1985 The diesel-powered Range Rover “Bullet” breaks 27 speed records, including a diesel record for averaging more than 100mph for 24 hours 1987 Range Rover launched in North America 1989 Range Rover is the world’s first 4x4 to be fitted with ABS anti-lock brakes 1990 Limited Edition CSK — named after founder Charles Spencer King — is launched as a sportier Range Rover 1992 Range Rover Classic is the world’s first 4x4 to be fitted with electronic traction control (ETC) 1992 Long-wheelbase LSE (known as County LWB in the US) launched 1992 Automatic electronic air suspension introduced, a world first for a 4x4 1994 Second-generation (P38a) Range Rover goes on sale 1996 Range Rover Classic bows out after total production of 317,615 units 1999 Limited Edition Range Rover Linley appears at London Motor Show 2001 All-New Range Rover (L322) launched 2002 Half-millionth Range Rover rolls out at the Solihull plant 2005 Second model line — the Range Rover Sport — launched 2006 Terrain Response and TDV8 diesel introduced 2009 Range Rover features all-new LR-V8 5.0 and 5.0 supercharged petrol engines and technology updates 2010 Range Rover celebrates its 40th anniversary 2010 All-new compact Range Rover Evoque revealed at Paris Motor Show

32 PRODUCT Gophers

Power of Powermaps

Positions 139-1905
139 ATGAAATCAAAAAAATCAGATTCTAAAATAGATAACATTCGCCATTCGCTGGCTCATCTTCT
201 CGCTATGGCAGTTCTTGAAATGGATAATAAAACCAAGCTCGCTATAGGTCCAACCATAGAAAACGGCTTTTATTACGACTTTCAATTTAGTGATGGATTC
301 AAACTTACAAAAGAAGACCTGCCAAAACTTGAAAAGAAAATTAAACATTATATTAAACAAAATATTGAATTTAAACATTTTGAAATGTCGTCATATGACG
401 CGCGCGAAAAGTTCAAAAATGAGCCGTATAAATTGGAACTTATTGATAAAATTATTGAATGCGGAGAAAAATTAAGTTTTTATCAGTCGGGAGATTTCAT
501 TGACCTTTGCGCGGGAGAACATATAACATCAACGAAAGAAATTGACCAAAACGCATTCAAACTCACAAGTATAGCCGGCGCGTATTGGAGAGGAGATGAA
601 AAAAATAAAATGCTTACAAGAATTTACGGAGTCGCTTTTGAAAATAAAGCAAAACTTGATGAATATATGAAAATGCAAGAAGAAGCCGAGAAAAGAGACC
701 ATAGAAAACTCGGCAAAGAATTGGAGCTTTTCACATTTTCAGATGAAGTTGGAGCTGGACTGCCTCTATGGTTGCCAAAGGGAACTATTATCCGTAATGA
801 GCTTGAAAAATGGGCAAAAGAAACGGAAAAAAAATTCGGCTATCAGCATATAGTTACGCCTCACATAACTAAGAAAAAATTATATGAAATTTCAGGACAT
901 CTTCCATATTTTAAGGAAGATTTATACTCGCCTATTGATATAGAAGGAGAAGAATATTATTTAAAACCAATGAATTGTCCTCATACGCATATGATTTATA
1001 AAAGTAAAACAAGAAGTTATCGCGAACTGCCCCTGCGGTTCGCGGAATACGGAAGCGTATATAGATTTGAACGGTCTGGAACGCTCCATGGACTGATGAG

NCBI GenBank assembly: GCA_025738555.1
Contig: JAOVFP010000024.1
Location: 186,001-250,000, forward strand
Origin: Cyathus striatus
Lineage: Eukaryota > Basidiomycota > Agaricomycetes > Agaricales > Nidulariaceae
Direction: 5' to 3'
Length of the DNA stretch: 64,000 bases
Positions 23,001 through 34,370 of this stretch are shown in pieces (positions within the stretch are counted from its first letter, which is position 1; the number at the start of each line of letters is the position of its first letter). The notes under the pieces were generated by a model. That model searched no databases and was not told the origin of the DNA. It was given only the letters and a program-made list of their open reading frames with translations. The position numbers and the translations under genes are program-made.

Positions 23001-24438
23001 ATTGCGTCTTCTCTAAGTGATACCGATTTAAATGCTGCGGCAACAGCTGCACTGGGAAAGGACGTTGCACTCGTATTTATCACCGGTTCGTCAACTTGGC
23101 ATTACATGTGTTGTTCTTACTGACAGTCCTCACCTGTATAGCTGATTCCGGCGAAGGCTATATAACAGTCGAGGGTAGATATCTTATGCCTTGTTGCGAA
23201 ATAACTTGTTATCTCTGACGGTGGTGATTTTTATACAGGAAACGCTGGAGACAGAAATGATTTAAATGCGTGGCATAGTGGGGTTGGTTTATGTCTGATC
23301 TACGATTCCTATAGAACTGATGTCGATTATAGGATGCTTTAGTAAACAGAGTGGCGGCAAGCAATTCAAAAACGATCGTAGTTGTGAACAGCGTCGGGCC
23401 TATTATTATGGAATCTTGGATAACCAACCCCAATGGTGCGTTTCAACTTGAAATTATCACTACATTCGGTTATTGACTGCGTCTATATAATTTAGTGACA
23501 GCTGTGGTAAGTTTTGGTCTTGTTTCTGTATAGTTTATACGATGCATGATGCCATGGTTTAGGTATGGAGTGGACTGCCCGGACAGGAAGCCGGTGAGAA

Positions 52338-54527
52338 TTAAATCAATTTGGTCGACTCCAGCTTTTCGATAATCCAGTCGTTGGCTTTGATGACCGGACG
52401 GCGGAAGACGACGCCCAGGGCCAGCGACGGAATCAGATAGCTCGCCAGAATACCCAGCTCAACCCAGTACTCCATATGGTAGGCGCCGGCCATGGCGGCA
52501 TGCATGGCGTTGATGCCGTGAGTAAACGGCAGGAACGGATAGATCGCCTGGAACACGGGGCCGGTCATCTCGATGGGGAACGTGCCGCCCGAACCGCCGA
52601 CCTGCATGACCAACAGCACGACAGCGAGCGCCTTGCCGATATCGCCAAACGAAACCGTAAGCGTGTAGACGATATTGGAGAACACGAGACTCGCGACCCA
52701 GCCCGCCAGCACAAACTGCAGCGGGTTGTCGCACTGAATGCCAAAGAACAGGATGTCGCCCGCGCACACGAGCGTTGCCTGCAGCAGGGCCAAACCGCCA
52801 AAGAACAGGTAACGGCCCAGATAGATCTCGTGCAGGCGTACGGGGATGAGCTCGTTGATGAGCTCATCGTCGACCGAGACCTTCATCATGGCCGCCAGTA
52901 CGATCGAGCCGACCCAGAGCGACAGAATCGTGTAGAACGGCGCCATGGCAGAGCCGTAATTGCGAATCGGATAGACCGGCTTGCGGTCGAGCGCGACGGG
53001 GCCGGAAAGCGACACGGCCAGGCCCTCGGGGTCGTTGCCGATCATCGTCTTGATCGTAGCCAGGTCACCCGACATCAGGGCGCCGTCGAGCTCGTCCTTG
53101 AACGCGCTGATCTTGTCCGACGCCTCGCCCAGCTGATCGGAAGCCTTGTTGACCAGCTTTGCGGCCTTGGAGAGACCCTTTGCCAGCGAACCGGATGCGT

By Daniel Wong

FLYING to the city of Bangkok is a quick and easy two-hour affair that we often forget how far the Thai capital really is from Kuala Lumpur. For Chong Lee Siong, director of product development for Gophers Technologies, the challenge to drive up to Bangkok from Kuala Lumpur was something he couldn’t pass up, and neither could we. Chong, who has no prior experience driving into Thailand, had planned to reach the capital in two days with the use of the latest Gophers Visi-O GPS (global positioning satellite) navigation device and Powermaps. Powermaps, a navigation software and map database created by Thai-based Aapico ITS, has been in development since the company started in 2005, and is now regarded as one of the best digital navigation maps in Thailand. The journey would entail 1,497km of the North-South Highway and Thailand’s regional highways, with only a hotel reservation in Bangkok at the end of the journey. Between Kuala Lumpur and Bangkok, we were at the mercy of the Powermaps program, but Chong

was confident Powermaps’ Thailand map database would guide us to our destination. With the latest Thai maps installed in our Visi-O units, we set off for the Thai border just outside of Bukit Kayu Hitam, Kedah. The first leg of our journey was a 340km drive to Juru Autocity, Penang where we stopped for lunch as it was easily accesible to the North-South Highway. Then we crossed the border into Thailand and covered as much distance up north as possible to reach the Thai capital as early as possible the next day. Due to a hiccup at the Thai border control we only set off from the border in the late afternoon. While the national highway known as Route 4 would head west towards the popular tourist destinations of Krabi and Phuket, we stuck to Route